An average ENFJ sees focusing on others as the most important endeavor, which means they can sometimes feel “spent.”
The ESFJs value emotions but in a somewhat more pragmatic way. They’re the person with the plan on how to make everything better. Unlike ENFJs, they prefer to dwell on the past, not envision the future.
An ESFJ you know loves to reminisce of “old times” and spend hours processing an event with their friends. In terms of romantic relationships, the ESFJ may feel insecure due to previous negative experiences, so work in this area can be helpful.
Post-breakup, the ESFJ might be reluctant to move on quickly and will need time to process their feelings.
4. Workplace and Career
Engaging in the ENFJ vs. ESF debate is helpful because it can sometimes tell the ideal careers for each type. However, it can also tell us how they typically act in a workplace and if there’s room for improvement.
For the ENFJ type, pursuing a career is essential, though they tend to choose jobs that make them feel very useful. This type often becomes a lawyer, author, editor, social worker, coach, or fitness trainer.
They should avoid career paths that include military, engineering, carpentry, or system analysis. In a workplace, you can expect ENFJs to work hard, stay positive, and help others when necessary.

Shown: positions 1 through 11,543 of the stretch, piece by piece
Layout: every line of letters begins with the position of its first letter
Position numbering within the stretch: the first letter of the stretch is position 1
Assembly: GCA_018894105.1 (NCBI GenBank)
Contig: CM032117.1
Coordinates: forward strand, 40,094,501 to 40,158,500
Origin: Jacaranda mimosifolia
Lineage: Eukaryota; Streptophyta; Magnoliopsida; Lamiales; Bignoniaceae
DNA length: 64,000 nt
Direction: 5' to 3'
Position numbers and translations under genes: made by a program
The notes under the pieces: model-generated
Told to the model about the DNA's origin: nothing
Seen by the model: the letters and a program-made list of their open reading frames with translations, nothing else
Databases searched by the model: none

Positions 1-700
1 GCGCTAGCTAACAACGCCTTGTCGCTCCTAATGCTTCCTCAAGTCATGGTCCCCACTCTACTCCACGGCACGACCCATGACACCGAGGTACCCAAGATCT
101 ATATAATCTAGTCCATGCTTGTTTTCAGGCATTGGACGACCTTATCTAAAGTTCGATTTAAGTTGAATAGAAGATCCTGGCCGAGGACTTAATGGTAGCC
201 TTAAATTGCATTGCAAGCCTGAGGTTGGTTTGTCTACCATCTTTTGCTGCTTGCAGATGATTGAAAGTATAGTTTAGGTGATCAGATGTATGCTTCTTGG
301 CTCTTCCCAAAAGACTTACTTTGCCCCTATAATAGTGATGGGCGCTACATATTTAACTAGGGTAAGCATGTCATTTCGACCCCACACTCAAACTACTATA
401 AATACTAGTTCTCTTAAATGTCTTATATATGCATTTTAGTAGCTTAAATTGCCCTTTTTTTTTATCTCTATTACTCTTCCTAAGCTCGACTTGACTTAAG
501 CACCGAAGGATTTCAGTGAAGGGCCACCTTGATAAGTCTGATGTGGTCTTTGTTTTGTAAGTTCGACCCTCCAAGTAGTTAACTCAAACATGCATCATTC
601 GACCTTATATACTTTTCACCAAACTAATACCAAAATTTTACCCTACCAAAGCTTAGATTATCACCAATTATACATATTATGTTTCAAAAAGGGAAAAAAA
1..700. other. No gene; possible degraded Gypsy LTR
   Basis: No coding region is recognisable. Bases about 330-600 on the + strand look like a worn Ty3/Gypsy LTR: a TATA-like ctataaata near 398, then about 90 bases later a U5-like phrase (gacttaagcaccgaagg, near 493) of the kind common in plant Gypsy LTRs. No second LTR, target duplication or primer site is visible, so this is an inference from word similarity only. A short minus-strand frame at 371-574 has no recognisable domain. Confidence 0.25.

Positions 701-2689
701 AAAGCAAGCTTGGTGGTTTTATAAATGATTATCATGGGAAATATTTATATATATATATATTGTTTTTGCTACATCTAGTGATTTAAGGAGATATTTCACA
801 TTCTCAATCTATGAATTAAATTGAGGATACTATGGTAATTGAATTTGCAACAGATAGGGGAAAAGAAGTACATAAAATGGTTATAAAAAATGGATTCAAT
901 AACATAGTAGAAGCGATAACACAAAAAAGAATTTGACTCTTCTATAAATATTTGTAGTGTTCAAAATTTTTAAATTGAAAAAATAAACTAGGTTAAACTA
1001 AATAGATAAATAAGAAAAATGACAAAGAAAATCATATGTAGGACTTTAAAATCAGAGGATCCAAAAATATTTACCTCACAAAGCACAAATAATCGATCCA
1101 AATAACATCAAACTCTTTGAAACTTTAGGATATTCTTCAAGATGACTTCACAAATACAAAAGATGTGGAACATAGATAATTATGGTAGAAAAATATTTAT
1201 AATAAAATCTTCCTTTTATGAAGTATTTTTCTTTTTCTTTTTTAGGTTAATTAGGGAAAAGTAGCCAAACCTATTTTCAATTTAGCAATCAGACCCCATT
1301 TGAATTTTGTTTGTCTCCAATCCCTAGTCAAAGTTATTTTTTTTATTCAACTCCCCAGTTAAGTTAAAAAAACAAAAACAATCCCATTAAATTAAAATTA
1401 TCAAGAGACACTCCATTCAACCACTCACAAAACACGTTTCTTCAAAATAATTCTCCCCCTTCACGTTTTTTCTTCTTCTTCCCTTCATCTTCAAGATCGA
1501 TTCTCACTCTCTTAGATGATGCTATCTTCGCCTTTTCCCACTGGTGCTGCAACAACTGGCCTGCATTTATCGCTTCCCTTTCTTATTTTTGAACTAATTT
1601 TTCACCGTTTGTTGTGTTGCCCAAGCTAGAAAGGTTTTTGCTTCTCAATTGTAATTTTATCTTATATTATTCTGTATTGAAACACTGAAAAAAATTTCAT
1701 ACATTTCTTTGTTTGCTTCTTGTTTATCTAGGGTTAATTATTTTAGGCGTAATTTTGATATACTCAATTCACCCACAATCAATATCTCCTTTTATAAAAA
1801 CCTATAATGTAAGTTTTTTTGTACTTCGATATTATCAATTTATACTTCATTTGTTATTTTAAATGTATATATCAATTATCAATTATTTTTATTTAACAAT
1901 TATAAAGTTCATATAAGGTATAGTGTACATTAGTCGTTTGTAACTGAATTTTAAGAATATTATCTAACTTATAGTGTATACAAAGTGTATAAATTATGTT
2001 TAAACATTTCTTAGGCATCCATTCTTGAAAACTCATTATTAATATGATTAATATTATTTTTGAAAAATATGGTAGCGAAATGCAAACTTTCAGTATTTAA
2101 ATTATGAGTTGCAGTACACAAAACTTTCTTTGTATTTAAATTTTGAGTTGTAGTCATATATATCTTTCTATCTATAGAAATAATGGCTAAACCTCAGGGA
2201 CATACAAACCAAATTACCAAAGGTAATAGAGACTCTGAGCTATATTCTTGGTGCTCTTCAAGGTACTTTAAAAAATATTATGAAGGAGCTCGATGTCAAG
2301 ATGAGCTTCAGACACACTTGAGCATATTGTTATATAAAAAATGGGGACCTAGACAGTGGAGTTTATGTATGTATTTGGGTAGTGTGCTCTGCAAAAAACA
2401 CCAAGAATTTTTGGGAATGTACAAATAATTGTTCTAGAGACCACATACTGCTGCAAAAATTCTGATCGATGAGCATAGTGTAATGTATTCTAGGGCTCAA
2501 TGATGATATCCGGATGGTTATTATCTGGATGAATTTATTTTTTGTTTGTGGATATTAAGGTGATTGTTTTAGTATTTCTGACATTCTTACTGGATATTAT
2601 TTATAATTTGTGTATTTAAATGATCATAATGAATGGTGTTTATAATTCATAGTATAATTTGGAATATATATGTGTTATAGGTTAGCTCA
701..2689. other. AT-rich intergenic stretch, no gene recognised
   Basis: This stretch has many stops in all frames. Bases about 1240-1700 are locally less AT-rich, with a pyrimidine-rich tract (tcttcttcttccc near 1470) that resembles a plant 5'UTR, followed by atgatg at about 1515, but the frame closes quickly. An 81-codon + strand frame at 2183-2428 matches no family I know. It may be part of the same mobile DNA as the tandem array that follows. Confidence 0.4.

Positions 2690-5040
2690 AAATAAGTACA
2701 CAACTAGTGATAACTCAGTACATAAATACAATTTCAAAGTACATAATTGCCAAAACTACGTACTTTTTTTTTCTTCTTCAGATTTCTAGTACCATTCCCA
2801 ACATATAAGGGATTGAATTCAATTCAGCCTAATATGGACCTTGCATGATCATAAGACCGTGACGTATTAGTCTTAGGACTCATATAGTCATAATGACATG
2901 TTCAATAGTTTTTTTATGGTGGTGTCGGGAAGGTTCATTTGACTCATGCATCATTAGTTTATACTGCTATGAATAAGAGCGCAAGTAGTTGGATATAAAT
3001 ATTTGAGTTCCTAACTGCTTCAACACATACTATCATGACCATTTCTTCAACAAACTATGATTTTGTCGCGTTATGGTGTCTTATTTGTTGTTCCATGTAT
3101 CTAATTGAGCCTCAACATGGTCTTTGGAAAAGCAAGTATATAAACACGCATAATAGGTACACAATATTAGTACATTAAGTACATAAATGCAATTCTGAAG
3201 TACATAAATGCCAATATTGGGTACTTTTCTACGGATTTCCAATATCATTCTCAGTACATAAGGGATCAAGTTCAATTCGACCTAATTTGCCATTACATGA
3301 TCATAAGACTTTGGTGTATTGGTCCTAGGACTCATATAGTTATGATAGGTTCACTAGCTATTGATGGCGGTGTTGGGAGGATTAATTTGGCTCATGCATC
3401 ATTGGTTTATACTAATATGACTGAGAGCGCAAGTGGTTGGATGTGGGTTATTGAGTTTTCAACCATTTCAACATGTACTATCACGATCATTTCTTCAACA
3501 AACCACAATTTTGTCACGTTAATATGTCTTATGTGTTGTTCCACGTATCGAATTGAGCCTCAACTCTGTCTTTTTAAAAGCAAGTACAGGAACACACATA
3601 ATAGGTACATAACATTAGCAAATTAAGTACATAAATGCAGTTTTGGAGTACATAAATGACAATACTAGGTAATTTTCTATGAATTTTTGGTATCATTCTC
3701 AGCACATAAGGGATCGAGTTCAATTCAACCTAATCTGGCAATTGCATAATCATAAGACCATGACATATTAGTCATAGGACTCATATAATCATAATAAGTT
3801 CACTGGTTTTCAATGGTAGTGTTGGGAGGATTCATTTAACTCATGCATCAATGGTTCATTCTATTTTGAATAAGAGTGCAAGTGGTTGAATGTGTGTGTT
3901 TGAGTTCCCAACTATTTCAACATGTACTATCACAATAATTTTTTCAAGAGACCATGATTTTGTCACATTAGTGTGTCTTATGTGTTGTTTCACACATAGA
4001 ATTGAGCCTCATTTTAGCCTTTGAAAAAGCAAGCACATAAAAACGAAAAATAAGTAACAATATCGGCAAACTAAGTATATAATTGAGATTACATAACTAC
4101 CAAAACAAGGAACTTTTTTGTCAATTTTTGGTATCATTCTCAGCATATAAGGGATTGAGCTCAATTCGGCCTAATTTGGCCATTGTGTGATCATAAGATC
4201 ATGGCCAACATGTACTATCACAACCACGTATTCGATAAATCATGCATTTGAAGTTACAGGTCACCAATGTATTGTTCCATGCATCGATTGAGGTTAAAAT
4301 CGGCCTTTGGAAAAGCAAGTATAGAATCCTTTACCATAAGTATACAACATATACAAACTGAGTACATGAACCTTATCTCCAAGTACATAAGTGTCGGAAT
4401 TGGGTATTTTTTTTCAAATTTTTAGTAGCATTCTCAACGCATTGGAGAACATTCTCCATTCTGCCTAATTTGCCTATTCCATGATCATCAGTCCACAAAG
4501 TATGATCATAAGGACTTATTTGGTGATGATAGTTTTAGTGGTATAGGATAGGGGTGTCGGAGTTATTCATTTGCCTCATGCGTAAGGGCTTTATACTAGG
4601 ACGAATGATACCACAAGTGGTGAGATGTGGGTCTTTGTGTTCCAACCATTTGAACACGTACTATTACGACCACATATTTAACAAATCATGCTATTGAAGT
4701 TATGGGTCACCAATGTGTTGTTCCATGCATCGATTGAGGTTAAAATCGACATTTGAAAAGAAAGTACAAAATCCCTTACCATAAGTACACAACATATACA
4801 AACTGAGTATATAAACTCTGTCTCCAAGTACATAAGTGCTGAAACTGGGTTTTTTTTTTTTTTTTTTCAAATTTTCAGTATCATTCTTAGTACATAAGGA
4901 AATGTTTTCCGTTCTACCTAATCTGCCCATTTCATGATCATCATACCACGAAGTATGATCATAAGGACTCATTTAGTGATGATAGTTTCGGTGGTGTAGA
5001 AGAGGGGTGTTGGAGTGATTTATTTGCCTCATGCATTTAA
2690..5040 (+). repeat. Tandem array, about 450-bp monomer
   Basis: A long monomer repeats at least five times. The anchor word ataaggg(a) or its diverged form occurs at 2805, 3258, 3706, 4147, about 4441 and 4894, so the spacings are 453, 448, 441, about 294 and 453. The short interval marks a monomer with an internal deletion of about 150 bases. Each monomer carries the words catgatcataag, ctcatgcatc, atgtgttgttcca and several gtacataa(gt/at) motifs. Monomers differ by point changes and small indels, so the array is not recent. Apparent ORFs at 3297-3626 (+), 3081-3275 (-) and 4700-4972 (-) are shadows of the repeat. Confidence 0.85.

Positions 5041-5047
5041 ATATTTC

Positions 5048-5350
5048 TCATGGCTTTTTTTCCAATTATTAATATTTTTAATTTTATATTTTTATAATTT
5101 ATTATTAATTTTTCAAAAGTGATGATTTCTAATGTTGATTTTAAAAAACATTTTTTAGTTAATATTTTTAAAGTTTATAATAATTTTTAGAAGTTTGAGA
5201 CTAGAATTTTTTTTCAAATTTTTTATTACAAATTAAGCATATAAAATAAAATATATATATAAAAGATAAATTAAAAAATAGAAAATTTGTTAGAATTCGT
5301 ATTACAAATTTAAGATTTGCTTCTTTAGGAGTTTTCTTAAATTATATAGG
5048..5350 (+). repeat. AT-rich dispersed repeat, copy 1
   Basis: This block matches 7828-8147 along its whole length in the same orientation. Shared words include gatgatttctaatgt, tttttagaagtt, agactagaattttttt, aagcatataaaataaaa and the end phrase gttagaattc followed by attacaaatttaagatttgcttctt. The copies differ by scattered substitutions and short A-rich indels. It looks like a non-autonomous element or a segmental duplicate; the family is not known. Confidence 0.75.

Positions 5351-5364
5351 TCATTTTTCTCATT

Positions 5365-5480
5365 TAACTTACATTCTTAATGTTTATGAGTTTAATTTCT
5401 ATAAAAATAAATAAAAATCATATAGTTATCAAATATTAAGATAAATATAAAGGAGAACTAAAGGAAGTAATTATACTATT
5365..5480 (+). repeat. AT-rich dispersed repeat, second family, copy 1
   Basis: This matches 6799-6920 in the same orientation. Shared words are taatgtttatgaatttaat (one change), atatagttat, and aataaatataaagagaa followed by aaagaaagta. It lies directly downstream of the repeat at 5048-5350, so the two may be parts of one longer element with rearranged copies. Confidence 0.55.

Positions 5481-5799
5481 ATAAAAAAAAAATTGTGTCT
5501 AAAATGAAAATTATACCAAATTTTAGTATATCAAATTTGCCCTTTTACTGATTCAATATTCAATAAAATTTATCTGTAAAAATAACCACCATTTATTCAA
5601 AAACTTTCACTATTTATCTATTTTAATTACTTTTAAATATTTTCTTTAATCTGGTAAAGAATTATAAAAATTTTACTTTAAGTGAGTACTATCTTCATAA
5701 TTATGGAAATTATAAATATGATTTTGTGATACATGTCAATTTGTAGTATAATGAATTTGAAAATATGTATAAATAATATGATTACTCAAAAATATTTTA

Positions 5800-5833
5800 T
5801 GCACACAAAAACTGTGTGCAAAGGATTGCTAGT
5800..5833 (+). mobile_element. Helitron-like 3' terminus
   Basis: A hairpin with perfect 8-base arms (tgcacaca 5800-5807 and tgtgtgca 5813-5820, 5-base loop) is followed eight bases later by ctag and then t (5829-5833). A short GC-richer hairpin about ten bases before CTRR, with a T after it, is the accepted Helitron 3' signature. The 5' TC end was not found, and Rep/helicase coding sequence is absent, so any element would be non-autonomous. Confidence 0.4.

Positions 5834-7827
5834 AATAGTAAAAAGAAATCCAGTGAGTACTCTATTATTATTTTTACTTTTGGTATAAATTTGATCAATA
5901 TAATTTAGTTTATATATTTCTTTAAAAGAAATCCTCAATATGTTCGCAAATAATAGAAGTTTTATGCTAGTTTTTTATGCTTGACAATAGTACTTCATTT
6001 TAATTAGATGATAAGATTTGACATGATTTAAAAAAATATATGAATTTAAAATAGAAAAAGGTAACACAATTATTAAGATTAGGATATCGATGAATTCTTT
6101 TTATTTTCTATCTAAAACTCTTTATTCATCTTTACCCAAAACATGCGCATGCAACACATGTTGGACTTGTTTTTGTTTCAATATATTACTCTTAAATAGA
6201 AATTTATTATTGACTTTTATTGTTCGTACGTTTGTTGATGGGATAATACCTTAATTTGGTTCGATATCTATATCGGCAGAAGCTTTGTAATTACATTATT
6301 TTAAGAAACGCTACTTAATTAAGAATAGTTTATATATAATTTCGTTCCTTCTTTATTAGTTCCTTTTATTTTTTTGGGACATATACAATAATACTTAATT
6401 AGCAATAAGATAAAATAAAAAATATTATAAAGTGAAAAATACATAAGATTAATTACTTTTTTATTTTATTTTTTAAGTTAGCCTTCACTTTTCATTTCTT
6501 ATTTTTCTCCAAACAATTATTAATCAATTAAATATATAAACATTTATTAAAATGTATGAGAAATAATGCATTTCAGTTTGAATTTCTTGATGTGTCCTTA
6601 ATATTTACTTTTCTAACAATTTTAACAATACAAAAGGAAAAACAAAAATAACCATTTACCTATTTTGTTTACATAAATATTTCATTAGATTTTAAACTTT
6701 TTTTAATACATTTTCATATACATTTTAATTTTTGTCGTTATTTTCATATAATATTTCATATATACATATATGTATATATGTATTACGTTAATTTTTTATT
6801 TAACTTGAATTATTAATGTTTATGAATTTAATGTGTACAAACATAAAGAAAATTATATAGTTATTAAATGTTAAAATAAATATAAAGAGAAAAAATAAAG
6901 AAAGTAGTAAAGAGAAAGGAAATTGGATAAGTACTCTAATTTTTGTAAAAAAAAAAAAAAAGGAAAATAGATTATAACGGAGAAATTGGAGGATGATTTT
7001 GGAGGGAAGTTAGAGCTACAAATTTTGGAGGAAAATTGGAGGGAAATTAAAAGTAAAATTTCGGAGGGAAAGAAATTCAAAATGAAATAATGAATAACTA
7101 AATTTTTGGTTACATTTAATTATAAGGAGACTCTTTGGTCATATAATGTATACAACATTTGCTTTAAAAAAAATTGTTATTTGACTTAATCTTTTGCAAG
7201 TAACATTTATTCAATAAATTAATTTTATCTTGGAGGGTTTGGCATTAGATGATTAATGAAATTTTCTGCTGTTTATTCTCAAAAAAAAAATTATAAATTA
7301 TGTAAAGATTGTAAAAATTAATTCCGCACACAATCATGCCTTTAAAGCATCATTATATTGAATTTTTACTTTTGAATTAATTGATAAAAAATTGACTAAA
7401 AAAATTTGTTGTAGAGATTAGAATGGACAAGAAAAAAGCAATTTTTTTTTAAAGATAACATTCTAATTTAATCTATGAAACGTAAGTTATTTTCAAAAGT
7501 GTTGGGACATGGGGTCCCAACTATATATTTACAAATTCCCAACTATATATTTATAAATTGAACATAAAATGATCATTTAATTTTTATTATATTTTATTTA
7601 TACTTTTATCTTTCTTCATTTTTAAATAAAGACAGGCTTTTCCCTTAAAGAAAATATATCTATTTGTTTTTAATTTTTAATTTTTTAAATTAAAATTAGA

Indeed, they are reliable, but they might underperform when a task feels somewhat exciting.
The ESFJs have superb interpersonal skills and put them to good use at work, no matter what they do. However, when choosing their career, the ESFJs will likely do best with professions such as counselor, police officer, caterer, child care provider, special education teacher, or hotel manager.
They might want to avoid careers are dentists, dietitians, event coordinators, or HR managers. The ESFJ type appreciates structure and organization and feels motivated in an action-oriented team.
5. Dealing With Change
We’ve already mentioned that ENFJs love thinking about the future, whereas ESFJs enjoy recalling the past. But how does this difference reflect how they deal with change, which is one of life’s inevitabilities?
Because ENFJs draw inspiration from planning and dreaming about the future, they are more receptive to change. They quickly get over-familiar routines and repetitive formulas and welcome something new.
On the other hand, the ESFJ requires stability, and every potential change automatically causes some discomfort. When they are in an unfamiliar environment, the ESFJ confidence may struggle.